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Tuesday, July 26, 2011

Signing Statements, the Recognition Power, and Israel

An article in The New York Times discusses some issues from the book: presidential signing statements, and the president's authority to recognize foreign governments:

Menachem Zivotofsky was born in Jerusalem. But was he born in Israel?

Congress says yes. In 2002, it directed the State Department to “record the place of birth as Israel” in passports of American children born in Jerusalem if their parents ask.

President George W. Bush signed that bill about three weeks before Menachem was born. But Mr. Bush also said he would not obey it.

(Remember the controversy over Mr. Bush’s flurry of signing statements, in which he expressed reservations and disagreements with acts of Congress even as he signed them into law? This was an example of one.)

The 2002 law, Mr. Bush said, “impermissibly interferes with the president’s constitutional authority to conduct the nation’s foreign affairs and to supervise the unitary executive branch.”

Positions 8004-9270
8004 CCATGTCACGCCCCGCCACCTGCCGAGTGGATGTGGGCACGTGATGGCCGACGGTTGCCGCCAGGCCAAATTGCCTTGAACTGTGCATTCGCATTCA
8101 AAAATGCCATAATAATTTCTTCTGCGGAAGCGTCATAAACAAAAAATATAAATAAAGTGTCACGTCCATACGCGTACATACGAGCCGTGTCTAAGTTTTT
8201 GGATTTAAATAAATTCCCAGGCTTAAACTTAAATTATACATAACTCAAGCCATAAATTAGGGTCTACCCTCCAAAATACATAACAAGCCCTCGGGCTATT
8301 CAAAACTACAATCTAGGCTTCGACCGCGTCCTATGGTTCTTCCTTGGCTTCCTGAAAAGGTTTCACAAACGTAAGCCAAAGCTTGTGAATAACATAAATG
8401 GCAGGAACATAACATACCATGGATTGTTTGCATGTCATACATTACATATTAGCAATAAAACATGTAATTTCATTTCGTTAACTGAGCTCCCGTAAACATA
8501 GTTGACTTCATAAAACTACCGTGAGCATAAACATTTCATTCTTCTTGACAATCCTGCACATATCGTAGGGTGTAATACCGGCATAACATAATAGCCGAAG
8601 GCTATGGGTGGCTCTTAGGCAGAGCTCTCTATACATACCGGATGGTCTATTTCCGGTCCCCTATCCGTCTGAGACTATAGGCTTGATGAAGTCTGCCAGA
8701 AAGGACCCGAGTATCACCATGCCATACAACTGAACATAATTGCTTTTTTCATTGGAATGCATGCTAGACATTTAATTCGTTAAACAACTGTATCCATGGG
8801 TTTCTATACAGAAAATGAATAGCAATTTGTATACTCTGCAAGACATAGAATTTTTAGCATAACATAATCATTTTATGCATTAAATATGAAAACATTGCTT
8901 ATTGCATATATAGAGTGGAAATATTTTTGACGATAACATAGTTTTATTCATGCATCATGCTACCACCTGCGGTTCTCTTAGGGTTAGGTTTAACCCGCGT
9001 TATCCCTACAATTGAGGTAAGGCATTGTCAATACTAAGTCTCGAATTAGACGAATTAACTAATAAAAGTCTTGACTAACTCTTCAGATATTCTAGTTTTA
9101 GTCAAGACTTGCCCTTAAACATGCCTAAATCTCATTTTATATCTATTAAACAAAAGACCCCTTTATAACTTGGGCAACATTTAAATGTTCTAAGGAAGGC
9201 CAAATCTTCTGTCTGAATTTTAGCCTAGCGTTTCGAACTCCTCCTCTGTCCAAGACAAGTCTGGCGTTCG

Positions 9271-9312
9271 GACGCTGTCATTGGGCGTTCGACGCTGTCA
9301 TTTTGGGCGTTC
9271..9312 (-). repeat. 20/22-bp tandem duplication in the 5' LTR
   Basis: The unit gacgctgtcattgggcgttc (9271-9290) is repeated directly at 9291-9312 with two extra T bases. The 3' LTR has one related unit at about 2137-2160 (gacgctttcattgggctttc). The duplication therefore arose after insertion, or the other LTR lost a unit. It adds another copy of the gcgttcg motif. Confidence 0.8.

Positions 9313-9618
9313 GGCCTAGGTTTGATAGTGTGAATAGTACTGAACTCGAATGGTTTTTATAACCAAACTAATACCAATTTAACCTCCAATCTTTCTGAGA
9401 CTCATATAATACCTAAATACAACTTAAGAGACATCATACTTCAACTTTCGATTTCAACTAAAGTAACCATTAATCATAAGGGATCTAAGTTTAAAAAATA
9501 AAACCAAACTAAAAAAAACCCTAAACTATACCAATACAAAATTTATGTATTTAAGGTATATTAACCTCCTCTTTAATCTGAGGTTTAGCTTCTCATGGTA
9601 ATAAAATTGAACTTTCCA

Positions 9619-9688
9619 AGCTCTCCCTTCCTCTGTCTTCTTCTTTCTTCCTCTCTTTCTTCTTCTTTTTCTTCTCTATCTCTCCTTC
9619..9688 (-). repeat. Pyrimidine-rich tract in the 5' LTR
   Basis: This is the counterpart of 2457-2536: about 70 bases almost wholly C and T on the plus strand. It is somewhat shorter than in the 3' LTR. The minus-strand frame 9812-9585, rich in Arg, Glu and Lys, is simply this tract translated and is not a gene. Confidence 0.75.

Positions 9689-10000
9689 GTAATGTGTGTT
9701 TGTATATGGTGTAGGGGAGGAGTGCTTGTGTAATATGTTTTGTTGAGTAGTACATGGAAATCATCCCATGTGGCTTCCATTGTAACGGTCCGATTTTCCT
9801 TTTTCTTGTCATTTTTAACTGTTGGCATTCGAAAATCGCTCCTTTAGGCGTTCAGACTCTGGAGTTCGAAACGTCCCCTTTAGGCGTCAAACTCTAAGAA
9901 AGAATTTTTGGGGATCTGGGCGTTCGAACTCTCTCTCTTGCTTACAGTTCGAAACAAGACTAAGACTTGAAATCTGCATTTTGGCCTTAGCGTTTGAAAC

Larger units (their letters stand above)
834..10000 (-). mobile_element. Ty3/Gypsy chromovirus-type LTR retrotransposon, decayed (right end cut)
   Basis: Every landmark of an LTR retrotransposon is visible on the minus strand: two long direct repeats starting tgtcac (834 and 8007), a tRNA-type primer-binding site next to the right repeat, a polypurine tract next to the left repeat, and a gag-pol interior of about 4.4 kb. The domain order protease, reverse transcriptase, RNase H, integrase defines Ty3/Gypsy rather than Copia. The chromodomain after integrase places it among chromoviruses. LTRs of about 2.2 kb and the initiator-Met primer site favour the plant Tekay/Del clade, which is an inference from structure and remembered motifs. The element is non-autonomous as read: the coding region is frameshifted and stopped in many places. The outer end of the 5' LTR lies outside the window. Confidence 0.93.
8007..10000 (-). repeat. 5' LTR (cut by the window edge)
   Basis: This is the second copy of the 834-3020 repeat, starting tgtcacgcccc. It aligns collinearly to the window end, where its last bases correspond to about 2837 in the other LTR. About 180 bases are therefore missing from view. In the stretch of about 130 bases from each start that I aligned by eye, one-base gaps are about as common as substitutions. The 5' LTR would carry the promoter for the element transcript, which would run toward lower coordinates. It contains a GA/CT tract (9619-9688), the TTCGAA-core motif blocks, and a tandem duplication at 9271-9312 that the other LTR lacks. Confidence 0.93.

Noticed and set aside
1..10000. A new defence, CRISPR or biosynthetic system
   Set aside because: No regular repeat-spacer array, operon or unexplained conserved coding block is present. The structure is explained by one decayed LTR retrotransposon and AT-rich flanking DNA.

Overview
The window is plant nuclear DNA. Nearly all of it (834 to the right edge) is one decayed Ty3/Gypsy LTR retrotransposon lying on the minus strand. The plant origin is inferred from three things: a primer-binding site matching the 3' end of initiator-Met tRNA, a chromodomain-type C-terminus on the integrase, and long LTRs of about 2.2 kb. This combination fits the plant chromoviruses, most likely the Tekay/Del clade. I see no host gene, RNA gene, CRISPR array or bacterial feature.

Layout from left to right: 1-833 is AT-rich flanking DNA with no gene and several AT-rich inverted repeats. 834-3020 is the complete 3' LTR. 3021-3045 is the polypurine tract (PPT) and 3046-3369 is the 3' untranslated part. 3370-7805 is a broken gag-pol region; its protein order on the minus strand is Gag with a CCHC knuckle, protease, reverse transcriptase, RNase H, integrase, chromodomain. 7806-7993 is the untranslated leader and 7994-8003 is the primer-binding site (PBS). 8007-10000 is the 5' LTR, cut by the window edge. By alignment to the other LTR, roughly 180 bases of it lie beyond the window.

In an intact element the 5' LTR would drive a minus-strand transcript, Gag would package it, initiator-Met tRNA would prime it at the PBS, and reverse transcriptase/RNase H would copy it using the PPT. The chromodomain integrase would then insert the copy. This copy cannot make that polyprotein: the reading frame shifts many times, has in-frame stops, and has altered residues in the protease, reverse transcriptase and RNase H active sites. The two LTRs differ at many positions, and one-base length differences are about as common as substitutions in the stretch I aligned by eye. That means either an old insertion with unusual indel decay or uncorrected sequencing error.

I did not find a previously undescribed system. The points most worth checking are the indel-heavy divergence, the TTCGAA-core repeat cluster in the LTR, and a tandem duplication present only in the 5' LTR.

The status of Jerusalem has long divided not only Israelis and Arabs but also Congress and presidents of both parties. Over Congressional objections, the United States maintains its embassy in Tel Aviv. In his 2002 signing statement, Mr. Bush said, “U.S. policy regarding Jerusalem has not changed.”

This fall, not long after Menachem turns 9, the Supreme Court will hear arguments in his case, which seeks to force the executive branch to follow the 2002 law. The case weaves together generations of conflict in the Middle East, the dueling roles of Congress and the president in the conduct of foreign affairs and the combustible topic of presidential signing statements.


The justices instead not only agreed to hear the case, M.B.Z. v. Clinton, No. 10-699, but also directed the two sides to address the broad question of whether the law “impermissibly infringes the president’s power to recognize foreign sovereigns.”

That power is rooted in the constitutional text, but not in an especially obvious way. The courts have said the president’s authority to “receive ambassadors and other public ministers” implies the power to recognize foreign governments.

A recent article in the University of Richmond Law Review argued that the original understanding of the clause concerning ambassadors did not support that leap. “The Constitution, by its terms, does not give the president the power to recognize foreign states or governments,” wrote Robert J. Reinstein, a law professor at Temple University

Mr. Lewin, too, said the courts had placed too much weight on the business about receiving ambassadors, which he said was not a presidential power but only a duty.

In its brief to the court, the administration warned about the consequences of a ruling against executive authority over this area.